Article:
Town of Miami Springs v. Scoville

Annotate this Case

81 So. 2d 188 (1955)

TOWN OF MIAMI SPRINGS et al., Appellants, v. C.E. SCOVILLE, d/b/a Ed's Sunoco Service Station, Appellee.

Supreme Court of Florida. Division A.

June 15, 1955.

Anderson & Nadeau, Miami, for appellants.

Ralph F. Miles, Hialeah, Evans, Mershon, Sawyer, Johnston & Simmons and Thos. McE. Johnston, Miami, for appellee.

*189 ROBERTS, Justice.

The question here is on the validity of an ordinance of the Town of Miami Springs regulating the size and location of signs displayed by gasoline filling stations to advertise the price of their products and services. As to petroleum products, the ordinance required the price sign to be not larger than 12 inches in height and 12 inches in width and to be posted on the dispensing equipment "and in no other place about the premises." As to a price sign for services, the requirement was the same as to size, and the requirement as to location was "not less than 15 feet from any public sidewalk." The lower court held the ordinance to be unconstitutional, and the Town has appealed.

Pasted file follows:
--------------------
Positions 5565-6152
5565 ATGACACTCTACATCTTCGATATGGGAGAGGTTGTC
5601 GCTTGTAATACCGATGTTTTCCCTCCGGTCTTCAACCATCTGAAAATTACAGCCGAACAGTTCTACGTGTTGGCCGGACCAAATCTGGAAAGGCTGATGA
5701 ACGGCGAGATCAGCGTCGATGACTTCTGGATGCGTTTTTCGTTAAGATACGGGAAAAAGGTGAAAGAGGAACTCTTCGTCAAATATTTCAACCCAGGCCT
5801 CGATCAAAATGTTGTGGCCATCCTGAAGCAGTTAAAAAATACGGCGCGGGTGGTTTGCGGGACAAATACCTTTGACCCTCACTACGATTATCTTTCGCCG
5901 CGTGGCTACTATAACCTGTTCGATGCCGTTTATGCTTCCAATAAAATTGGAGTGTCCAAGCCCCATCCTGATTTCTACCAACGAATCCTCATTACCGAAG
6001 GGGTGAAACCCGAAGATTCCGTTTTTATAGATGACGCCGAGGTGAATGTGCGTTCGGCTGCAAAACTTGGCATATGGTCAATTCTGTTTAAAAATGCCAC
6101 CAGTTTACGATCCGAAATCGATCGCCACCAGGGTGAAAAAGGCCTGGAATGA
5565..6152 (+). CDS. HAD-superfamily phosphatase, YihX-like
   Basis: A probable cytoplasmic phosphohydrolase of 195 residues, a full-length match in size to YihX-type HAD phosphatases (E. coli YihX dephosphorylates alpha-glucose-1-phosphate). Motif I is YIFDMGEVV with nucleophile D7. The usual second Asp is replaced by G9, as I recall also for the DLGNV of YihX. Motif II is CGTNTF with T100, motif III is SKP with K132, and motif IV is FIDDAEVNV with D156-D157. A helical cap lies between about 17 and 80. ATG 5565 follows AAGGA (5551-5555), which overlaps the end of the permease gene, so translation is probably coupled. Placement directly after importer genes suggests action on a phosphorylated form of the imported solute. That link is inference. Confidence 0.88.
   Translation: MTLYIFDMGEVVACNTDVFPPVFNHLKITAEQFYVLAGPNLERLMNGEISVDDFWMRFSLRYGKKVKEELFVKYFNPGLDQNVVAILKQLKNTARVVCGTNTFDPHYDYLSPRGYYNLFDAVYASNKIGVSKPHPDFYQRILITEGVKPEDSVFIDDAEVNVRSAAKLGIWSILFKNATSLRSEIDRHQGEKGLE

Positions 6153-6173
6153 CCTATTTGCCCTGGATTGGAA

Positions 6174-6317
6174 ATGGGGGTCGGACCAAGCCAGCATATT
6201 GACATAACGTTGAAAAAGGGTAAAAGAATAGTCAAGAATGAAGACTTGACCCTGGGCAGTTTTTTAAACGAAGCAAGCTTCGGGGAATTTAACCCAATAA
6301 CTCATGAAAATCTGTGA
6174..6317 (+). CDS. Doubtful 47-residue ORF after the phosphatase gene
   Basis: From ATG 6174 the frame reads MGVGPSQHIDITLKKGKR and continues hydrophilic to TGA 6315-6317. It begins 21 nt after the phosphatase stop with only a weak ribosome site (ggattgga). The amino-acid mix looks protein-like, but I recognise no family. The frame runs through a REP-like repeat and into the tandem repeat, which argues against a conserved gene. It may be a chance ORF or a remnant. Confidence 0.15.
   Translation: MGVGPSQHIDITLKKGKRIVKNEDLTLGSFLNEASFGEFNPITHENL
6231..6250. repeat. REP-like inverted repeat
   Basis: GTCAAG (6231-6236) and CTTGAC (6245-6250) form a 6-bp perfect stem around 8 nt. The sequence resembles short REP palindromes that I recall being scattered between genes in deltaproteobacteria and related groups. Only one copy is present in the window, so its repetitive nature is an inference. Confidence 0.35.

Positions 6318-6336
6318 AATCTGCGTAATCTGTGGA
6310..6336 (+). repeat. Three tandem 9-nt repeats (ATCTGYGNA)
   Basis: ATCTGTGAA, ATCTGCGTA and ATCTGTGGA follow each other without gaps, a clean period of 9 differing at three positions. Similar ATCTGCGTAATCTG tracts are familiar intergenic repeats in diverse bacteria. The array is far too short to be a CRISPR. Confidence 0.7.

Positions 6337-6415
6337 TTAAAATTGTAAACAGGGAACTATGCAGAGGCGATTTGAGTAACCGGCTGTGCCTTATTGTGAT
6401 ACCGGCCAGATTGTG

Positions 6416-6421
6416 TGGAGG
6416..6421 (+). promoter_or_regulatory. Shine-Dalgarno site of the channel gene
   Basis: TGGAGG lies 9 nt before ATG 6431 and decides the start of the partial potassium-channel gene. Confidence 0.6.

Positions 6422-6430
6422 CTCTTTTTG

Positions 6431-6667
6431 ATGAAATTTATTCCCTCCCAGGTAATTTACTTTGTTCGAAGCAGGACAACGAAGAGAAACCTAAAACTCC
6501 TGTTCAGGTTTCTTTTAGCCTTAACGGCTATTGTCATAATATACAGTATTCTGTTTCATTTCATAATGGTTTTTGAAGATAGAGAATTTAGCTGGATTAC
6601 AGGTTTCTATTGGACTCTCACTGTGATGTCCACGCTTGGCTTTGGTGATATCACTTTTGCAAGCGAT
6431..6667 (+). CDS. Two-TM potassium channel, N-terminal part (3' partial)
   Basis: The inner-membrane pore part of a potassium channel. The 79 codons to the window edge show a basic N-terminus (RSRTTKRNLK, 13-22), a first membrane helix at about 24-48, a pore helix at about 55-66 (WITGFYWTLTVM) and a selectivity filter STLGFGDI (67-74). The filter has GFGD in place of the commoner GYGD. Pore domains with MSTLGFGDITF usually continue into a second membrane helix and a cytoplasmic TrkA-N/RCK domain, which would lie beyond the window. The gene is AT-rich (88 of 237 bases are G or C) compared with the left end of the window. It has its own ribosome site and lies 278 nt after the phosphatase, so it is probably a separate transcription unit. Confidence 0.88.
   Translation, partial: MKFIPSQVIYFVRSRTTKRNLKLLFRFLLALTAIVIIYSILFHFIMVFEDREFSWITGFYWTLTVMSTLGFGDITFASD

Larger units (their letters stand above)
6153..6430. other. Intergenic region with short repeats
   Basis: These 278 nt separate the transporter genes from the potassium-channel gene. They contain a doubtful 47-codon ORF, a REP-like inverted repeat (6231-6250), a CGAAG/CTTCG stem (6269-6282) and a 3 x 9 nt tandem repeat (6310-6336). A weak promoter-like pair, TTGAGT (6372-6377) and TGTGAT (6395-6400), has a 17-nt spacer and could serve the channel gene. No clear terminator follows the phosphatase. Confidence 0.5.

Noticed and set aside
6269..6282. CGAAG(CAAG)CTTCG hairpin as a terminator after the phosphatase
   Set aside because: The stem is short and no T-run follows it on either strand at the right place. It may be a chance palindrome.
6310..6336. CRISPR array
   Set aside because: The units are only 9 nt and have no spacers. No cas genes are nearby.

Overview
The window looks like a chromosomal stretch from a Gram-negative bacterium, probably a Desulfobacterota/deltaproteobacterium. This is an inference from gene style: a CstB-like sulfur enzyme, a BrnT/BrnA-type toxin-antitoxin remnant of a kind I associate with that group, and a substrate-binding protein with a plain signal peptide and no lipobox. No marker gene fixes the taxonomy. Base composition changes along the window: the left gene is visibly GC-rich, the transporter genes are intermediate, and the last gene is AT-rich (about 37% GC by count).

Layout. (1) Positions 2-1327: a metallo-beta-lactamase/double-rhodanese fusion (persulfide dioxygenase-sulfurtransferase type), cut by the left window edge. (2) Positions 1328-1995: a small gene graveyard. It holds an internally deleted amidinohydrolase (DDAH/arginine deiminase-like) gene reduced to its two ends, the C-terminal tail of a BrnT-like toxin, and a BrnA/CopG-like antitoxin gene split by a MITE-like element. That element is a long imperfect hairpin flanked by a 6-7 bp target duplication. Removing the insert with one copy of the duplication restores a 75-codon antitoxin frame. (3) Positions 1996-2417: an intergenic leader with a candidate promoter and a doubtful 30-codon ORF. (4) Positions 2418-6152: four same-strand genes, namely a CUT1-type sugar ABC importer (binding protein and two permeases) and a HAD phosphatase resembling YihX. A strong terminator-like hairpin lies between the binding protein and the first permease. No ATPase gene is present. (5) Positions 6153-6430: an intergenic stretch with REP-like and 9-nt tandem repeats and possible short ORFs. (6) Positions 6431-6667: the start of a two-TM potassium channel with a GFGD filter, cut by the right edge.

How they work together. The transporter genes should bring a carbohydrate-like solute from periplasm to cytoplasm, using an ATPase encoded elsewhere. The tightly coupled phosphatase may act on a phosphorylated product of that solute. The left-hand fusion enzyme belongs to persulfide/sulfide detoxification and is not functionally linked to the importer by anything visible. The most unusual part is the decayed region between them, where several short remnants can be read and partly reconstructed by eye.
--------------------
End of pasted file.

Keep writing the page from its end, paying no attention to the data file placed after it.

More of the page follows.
This court has not heretofore been called upon to determine the validity of an ordinance regulating this particular type of price sign. In the final decree appealed from, the able Chancellor discussed the decisions of courts of other states and adopted the view of those courts which hold that such an ordinance is an unconstitutional restraint on the use and enjoyment of one's business and property. His opinion, after stating the facts, reads as follows:

"This is not a novel controversy. Cases similar in material features have been passed upon by courts of a number of states, even similar to restrictions as to size of price signs for gasoline stations to the exact figures of 12" by 12", and as to location on the pumps, in some cases.

"First, however, it is necessary to consider the only authority cited by the counsel for the Town, which is Merritt v. Peters, Fla., 1953, 65 So. 2d 861, 862. There, in an area zoned for limited business, including motels, the County Commissioners, as a zoning regulation under an enabling zoning statute, adopted a regulation to the effect that motel signs should not exceed 40 square feet. That would allow a sign over 6 feet high and 6 feet wide, or 8 by 5 feet.